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With global growth remaining uneven and inflation falling again, global and Australian monetary tightening remains distant so a sharp back up in bond yields threatening investments such as shares, commercial property and infrastructure still looks a way off.

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A range of assets continue to provide attractive yields relative to low cash and term deposit rates.

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Australian house prices - a bit too hot in parts
·      The Australian housing sector is doing its part in helping the economy rebalance as mining investment slows.
·      Thanks largely to a persistent undersupply of new homes, Australian housing remains overvalued. Negative gearing, foreign and SMSF buying are just a sideshow to the supply shortage.
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The home buyer market is still not seeing the bubble conditions of a decade ago, but the market is too hot in parts and the risks have grown. Expect increasing jawboning from the RBA with a rising likelihood of credit growth restrictions for investors if it doesn't slow soon.

·        The medium term return outlook for residential property is likely to be very constrained.
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Why I love dividends and you should too
·      Dividends are great for investors as decent dividends augur well for earnings growth, they provide a degree of security in uncertain and volatile times, they are likely to comprise a relatively high proportion of returns going forward and they provide a relatively stable and attractive source of income.
· If dividends are allowed for the value of an investment in Australian shares has surpassed its 2007 record high.
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It's important that dividend imputation is retained in Australia to ensure dividends are not taxed twice and companies continue to pay out decent dividends.

Click here to read more.

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Investment outlook after another solid financial year
·       The past financial year saw solid to strong returns from most asset classes drive good returns from balances and growth oriented investment strategies, including from super funds.
·      Investors should expect returns to slow over the year ahead, but they are likely to remain sold as share valuations are still reasonable, the global economy continues to grow, the Australia growth outlook improves and monetary conditions remain easy.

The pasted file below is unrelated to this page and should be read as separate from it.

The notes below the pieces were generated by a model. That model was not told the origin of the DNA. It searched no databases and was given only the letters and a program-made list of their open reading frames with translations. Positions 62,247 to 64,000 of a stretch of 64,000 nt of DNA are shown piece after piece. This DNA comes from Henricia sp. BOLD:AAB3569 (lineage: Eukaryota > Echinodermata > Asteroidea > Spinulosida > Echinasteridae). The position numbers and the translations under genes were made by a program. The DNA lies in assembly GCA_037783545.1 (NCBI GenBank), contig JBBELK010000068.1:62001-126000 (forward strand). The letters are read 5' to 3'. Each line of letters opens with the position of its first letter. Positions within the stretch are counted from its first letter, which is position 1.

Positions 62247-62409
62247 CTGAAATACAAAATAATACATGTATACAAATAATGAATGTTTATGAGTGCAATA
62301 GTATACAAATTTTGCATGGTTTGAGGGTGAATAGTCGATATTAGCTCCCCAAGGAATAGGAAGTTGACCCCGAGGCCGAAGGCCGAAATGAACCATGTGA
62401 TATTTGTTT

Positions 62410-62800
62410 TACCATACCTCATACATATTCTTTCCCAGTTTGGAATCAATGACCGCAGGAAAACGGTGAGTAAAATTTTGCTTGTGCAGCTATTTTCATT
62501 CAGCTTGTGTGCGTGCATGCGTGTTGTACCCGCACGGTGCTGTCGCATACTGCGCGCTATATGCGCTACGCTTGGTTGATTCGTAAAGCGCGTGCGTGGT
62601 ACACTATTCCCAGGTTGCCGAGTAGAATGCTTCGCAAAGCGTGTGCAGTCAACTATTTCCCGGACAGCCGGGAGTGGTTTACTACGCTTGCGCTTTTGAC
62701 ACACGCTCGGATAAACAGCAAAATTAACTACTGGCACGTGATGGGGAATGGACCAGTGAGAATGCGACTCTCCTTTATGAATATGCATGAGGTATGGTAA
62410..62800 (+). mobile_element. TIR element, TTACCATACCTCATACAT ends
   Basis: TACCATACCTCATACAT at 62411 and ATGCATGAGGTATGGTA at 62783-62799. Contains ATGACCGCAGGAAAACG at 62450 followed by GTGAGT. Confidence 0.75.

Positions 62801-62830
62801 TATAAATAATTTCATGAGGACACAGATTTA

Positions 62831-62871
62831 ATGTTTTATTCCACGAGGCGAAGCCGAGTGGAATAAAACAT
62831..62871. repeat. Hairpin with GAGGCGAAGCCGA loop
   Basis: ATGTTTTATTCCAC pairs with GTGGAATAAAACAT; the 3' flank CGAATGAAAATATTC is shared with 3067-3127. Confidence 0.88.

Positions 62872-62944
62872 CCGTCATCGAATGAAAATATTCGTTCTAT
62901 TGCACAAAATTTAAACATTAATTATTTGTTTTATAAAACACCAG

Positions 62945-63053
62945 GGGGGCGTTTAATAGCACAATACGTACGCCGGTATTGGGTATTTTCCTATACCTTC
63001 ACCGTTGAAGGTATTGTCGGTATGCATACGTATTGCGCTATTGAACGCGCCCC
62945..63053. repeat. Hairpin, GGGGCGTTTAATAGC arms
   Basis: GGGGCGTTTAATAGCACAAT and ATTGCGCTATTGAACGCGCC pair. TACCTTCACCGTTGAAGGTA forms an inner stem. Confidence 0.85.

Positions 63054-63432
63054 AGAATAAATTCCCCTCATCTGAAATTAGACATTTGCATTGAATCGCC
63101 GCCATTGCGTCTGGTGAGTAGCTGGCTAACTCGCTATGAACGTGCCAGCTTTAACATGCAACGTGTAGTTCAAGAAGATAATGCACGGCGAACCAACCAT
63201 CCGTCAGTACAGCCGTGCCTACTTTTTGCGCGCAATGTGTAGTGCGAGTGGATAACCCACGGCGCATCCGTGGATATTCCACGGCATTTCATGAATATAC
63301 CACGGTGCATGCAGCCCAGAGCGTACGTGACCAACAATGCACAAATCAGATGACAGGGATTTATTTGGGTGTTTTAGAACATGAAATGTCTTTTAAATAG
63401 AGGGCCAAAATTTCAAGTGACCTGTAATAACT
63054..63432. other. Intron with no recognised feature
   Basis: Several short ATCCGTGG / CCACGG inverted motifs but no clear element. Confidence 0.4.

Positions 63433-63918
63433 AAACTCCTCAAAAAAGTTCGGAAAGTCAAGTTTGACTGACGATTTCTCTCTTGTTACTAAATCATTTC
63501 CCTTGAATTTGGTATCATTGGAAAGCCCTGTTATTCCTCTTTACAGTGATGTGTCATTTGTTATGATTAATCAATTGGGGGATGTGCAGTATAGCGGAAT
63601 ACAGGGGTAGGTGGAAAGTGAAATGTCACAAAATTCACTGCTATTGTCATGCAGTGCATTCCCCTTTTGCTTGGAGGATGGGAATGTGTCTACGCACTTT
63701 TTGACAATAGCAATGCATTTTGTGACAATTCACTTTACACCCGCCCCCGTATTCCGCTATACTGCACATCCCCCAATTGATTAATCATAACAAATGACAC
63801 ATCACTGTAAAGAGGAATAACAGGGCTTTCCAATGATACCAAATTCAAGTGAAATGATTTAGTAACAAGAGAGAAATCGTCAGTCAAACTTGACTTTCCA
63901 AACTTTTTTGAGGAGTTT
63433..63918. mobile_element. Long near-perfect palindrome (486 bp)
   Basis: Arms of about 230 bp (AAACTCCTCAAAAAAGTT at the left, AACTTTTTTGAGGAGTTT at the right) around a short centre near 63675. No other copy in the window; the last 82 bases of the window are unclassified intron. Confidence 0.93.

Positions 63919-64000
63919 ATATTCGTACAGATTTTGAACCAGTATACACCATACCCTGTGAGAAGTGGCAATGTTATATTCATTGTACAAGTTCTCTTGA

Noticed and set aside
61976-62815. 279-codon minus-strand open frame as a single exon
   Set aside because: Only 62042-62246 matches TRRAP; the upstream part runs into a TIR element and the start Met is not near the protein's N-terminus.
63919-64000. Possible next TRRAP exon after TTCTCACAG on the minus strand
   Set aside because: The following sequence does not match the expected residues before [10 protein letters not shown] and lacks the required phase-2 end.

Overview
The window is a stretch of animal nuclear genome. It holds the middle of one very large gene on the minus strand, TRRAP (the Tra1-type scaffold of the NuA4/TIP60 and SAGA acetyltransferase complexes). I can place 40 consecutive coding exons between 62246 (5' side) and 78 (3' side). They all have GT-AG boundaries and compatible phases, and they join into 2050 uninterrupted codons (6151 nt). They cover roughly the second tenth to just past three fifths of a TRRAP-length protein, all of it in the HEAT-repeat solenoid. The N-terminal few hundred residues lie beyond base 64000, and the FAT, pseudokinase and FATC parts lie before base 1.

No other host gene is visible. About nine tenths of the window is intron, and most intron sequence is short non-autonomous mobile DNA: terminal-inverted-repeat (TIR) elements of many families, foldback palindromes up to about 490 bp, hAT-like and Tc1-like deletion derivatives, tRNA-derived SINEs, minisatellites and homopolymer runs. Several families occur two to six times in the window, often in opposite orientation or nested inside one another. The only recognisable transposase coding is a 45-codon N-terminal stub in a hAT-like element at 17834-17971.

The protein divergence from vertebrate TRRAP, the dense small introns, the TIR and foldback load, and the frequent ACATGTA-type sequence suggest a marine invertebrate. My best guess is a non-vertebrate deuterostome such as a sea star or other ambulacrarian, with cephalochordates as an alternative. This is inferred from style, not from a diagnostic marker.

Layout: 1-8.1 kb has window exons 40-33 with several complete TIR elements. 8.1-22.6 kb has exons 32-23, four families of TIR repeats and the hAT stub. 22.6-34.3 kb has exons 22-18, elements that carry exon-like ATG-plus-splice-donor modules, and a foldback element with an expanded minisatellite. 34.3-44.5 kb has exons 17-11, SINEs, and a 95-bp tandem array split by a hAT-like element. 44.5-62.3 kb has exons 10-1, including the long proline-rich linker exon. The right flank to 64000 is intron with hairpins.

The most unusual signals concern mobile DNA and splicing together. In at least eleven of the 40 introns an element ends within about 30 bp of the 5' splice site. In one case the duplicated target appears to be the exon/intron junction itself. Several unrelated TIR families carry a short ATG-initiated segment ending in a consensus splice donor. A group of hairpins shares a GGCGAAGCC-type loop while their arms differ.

Click here to read more.

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 Common myths and mistakes of investing
 ·      Investors frequently employ common sense rules of thumb that often turn out to be wrong.
         
 ·  Because investment markets are forward looking it often makes sense to turn common sense logic on its head.
 Click here to read more.

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 Why investors need to be wary of crowds
 ·     For periods of time it may pay to back the crowd in investing, e.g. when a bull or bear market is developing.
 ·     But at extremes the crowd is invariably wrong. Eventually everyone who wants to buy will have done so and the only way is down (or vice versa during crowd panics.
 ·      Investors are best off taking a contrarian approach - buying into assets that are unloved by the crowd and undervalued and selling assets that have become overloved by the crowd and overvalued.
 Click here to read more.

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 2014 - a list of lists
 ·     Thanks to improving growth and very easy monetary conditions, 2014 is likely to be another year of good returns for investors, albeit a bit slower than in 2013.
 ·     Watch global business conditions indicators, wages growth in the US, European bond yields, Chinese lending growth and Australian consumer related indicators.
 ·     Australian growth is likely to pick up a bit thanks to stronger housing investment and consumer spending.
 ·     Right now the investment cycle is still moving away from cash and bonds in favour of equities and growth assets.
 Click here to read more.

 

The information contained on this webpage is provided in good faith. While the contents are obtained from various sources that are deemed reliable, it is not guaranteed as accurate or complete and should not be relied upon as such.